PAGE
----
Kenyatta Hinkle, Sahar Khoury, Marlon Mullen shine in Bay Area's most important award show.
Since 1967, nearly 200 of the brightest lights among Bay Area artists have been honored by the San Francisco Museum of Modern Art with its SECA Art Award, which comes with a museum show. Winnowed by an exhaustive process, the art is always worth attention. As an exhibition, this year’s offering has got to be among the best.
Organized by Linde Lehtinen and Nancy Lim, SFMOMA assistant curators, the show opens Saturday, Nov. 16. It is a concise curatorial argument for art informed by visual intelligence, unbridled by academic theory or polemical posturing. It makes its case quietly, almost surreptitiously — self-confident but never self-satisfied.
The three artists honored this year, chosen from among 16 strong finalists, are Kenyatta A.C. Hinkle, Sahar Khoury and Marlon Mullen. All take a deeply personal approach to art that nonetheless resonates sympathetically with anyone who engages it.
There was a time when the SECA award was expected to go to an artist whose work had not received the attention of museums or commercial galleries. The pace of the contemporary art market these days, however, is such that all three artists have been shown in prestigious venues and are well-known among those who pay close attention to the scene.
There’s a substantial upside to that situation, in that the artists were vetted even before the SECA curators began making their selections. What we have, then, is a show of work not by emerging artists, but by mid-career professionals, the oldest of whom is 56.
The elder in this group would be Mullen, who was invited to participate in the prestigious Whitney Biennial exhibition this year. Mullen is an artist whose autism may or may not be relevant to a remarkable talent: his ability to see structure and color where others might be limited by the implied logic of text, or the incidence of subject matter in a photograph.
Partial to art magazines and catalogs as source material, Mullen extracts a pictorial meaning from the illustrations, advertisements and covers that is beyond words. His pictures seem at first to describe something familiar but trap us, as if in a maze. To look at a Mullen painting is to see without the filter — or the protection — of a culture that most of us acquire secondhand.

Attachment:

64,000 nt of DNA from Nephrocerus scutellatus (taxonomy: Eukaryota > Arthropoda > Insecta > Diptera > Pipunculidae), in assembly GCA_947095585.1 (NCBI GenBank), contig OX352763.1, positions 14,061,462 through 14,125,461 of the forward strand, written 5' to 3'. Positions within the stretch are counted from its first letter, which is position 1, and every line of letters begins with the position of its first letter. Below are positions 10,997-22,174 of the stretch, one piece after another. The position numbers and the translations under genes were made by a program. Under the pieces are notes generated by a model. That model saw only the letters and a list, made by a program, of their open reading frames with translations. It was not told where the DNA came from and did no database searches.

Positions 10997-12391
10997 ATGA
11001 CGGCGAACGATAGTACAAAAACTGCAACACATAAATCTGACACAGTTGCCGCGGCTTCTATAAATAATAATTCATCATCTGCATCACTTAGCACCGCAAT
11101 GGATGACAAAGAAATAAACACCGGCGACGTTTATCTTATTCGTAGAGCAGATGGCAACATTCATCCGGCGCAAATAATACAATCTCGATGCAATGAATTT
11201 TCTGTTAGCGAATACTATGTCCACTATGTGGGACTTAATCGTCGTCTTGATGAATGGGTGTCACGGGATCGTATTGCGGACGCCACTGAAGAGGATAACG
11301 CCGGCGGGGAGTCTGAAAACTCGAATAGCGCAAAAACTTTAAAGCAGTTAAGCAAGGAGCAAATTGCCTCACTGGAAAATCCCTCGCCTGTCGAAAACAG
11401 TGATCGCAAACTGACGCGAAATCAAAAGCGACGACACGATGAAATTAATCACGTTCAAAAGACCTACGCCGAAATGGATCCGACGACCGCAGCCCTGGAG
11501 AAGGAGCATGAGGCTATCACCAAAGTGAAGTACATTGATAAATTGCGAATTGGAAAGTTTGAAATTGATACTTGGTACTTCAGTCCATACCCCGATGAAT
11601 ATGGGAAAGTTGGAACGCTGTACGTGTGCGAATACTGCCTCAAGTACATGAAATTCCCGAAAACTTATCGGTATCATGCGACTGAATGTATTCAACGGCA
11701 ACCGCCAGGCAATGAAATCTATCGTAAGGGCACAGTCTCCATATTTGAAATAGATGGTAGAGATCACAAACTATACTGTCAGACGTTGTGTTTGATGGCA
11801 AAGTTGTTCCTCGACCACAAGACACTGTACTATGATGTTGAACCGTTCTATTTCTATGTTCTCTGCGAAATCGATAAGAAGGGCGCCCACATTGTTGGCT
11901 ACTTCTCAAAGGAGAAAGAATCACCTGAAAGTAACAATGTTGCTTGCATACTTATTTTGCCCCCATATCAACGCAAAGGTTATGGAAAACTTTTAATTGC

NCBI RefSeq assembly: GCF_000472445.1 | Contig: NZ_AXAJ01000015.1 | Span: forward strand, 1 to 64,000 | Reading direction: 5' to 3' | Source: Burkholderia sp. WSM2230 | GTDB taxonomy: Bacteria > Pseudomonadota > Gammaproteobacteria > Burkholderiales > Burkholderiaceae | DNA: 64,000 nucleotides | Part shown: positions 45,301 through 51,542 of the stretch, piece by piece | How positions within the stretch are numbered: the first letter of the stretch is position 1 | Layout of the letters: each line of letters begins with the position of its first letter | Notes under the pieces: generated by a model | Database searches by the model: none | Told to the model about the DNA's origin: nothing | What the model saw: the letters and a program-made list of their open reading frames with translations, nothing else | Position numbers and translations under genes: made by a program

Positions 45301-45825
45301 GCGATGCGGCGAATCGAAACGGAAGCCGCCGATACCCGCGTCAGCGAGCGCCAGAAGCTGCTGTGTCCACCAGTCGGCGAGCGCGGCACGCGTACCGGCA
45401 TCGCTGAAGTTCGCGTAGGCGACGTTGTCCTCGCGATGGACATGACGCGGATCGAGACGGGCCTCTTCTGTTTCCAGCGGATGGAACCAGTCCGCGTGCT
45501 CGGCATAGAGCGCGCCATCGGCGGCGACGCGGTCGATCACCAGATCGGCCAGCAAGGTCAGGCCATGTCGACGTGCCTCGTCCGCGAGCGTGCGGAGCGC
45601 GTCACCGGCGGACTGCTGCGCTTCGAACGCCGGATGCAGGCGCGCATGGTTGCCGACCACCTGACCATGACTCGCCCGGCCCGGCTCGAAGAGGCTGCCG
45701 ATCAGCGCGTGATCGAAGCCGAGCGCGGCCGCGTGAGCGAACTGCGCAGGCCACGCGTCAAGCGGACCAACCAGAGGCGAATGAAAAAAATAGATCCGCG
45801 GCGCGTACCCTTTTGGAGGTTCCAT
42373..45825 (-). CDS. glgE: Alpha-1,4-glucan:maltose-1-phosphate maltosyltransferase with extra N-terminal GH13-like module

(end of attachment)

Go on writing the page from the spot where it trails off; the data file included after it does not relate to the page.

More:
Each artist is allotted a separate gallery in the museum. Hinkle announces her fiery take on colonial history in Africa even before we enter her space, with walls that glow a sanguinary red. The color carries through all the works, which range from foot-square abstractions with poetic titles (“Born of stories and rumors,” “In his dormant sun”); to altered, greatly enlarged photographs and postcards suggesting contrast and conflict between native and colonist; to freely painted figures with collaged elements.
Nature is both raw and ritualized, taking the form of swarming snakes; abstract emblems, contained to small canvases one place, become hair ornaments in another. The entire installation of varied works, which the artist has dubbed “They,” comprises a psychological space as well as a physical one.
At the center of the room stands a “mammy chair” of rattan, covered with coarse black fibers woven to suggest an elaborate hairstyle. A sculptural hybrid of colonial conveyance — another such chair is shown in a photo, swinging pith-helmeted men from ship to dock — and symbol of African pride, the piece is a key to Hinkle’s reclamation of a past that was once imposed, but is now surreally shared.
Khoury, too, describes a world known only to her, using a vocabulary that is uniquely her own. As in past exhibitions, she uses conventional materials in idiosyncratic ways. She freely combines ceramic, papier-mâché and cement forms, as if the art world had imposed on such techniques no hierarchy of effete decoration, hobbyist craft and sweaty labor. Where Hinkle is something of a mystic seer, Khoury is a blue-collar jester.
A wall label tells us she wants to call most of these sculptures “topiary,” but without that clue we would not guess they stand for shaped hedges. “Untitled (Rebar Topiary)” is a dense structure that might be a model of a many-windowed apartment house, but with a cram of tangled iron bars rendering it uninhabitable.
“Untitled (Security Gate Topiary)” consists of fences, grates and gates. Their function is to hold: out, in, together.
The belt, as in the past, is a recurring theme. A belt is decoration, control, punishment. It is also, for Khoury, an elemental tool, used to bind sculptural parts.
And if a sculpture might need a nice belt to pull it together, well then why not a string of beads, a giant pair of earrings or a gold charm to accessorize? And if the charm turns out to be a heart of thorns, well, why did we expect better?
“2019 SECA Art Award: Kenyatta A.C. Hinkle, Sahar Khoury, Marlon Mullen”: 10 a.m.-5 p.m. Fridays-Tuesdays, 10 a.m.-9 p.m. Thursdays. Saturday, Nov. 16-April 12. $19-$25; ages 18 and younger free. San Francisco Museum of Modern Art, 151 Third St., S.F. 415-357-4000. www.sfmoma.org